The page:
IMO Maritime Safety Committee adopts mandatory casualty investigation code

Maritime Safety Committee (MSC), 84th session: 7-16 May 2008

IMO adopted a mandatory casualty investigation code and moved forward with the implementation of long-range identification and tracking (LRIT) of ships, when the Maritime Safety Committee (MSC) met in London, for its 84th session from 7 to 16 May.

New casualty investigation Code adopted
The MSC adopted a new Code of International Standards and Recommended Practices for a Safety Investigation into a Marine Casualty or Marine Incident (Casualty Investigation Code). Relevant amendments to SOLAS Chapter XI 1 were also adopted, to make parts I and II of the Code mandatory. Part III of the Code contains related guidance and explanatory material.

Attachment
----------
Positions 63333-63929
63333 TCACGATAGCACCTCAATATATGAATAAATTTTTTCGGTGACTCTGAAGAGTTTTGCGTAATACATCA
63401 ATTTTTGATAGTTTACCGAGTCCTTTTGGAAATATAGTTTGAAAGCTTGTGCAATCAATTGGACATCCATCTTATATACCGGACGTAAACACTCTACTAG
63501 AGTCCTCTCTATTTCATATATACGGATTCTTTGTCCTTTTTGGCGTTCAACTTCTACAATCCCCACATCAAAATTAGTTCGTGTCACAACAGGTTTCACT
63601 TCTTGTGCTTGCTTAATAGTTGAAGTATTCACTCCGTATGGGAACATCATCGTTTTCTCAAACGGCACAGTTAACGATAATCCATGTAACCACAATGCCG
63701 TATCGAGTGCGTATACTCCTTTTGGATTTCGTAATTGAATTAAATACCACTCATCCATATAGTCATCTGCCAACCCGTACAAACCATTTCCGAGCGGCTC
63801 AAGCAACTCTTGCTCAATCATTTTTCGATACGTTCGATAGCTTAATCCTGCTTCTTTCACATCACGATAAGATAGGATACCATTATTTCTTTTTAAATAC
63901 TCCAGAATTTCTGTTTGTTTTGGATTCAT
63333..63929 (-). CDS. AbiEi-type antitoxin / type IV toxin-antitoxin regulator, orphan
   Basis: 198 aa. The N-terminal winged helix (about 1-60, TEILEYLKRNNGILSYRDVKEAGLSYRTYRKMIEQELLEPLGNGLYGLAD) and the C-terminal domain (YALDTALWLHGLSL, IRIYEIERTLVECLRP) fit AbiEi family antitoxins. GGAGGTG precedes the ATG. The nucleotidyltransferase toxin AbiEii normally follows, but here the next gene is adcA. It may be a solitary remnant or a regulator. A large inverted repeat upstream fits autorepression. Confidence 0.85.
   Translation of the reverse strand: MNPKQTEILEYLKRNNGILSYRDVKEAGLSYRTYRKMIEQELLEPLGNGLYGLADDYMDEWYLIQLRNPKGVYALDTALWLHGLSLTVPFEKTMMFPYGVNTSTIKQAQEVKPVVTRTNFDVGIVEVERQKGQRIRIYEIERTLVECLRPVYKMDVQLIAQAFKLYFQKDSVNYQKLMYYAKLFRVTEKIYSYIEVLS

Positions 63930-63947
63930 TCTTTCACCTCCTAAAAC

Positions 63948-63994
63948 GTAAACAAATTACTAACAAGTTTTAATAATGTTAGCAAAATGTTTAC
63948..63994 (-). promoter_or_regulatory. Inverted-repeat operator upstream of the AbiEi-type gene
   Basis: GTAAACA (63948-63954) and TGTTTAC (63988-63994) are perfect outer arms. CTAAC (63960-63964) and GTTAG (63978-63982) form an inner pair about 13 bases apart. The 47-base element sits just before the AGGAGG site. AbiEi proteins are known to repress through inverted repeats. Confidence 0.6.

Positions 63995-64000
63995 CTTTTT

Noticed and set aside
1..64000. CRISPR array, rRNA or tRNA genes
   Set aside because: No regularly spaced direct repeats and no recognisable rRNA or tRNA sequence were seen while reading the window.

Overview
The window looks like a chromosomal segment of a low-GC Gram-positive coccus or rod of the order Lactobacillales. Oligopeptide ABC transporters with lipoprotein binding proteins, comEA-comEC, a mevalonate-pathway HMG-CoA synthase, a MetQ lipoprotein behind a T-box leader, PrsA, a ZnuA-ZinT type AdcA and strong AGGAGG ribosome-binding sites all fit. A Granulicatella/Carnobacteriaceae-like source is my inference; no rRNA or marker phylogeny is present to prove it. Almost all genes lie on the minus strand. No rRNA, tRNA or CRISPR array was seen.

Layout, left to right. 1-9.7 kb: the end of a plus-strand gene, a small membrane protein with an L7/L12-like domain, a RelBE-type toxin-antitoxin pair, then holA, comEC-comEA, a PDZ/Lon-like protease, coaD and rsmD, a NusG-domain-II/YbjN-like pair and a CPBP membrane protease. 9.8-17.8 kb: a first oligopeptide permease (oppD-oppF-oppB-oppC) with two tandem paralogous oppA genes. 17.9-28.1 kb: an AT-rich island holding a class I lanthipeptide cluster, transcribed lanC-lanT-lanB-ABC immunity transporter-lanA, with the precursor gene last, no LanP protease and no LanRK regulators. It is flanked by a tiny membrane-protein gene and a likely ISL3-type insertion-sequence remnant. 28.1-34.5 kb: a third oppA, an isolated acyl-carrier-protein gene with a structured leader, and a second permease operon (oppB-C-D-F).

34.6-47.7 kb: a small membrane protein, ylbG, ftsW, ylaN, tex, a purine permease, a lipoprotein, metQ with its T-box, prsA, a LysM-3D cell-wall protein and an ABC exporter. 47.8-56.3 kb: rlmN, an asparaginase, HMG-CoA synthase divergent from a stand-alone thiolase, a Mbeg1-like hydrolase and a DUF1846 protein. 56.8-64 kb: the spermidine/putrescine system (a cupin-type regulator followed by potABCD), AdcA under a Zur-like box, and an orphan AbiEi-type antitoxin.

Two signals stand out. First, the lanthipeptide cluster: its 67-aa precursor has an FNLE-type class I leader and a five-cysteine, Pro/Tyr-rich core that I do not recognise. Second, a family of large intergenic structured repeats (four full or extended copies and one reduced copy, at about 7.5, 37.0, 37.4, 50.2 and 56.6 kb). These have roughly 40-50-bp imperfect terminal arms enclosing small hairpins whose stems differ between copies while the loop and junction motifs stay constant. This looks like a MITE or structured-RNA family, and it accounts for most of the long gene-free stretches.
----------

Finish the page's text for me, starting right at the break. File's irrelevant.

The Code will require a marine safety investigation to be conducted into every "very serious marine casualty", defined as a marine casualty involving the total loss of the ship or a death or severe damage to the environment.

The Code will also recommend an investigation into other marine casualties and incidents, by the flag State of a ship involved, if it is considered likely that it would provide information that could be used to prevent future accidents.

The new regulations expand on SOLAS Regulation I/21, which requires Administrations to undertake to conduct an investigation of any casualty occurring to any of its ships "when it judges that such an investigation may assist in determining what changes in the present regulations might be desirable".

Long Range Identification and Tracking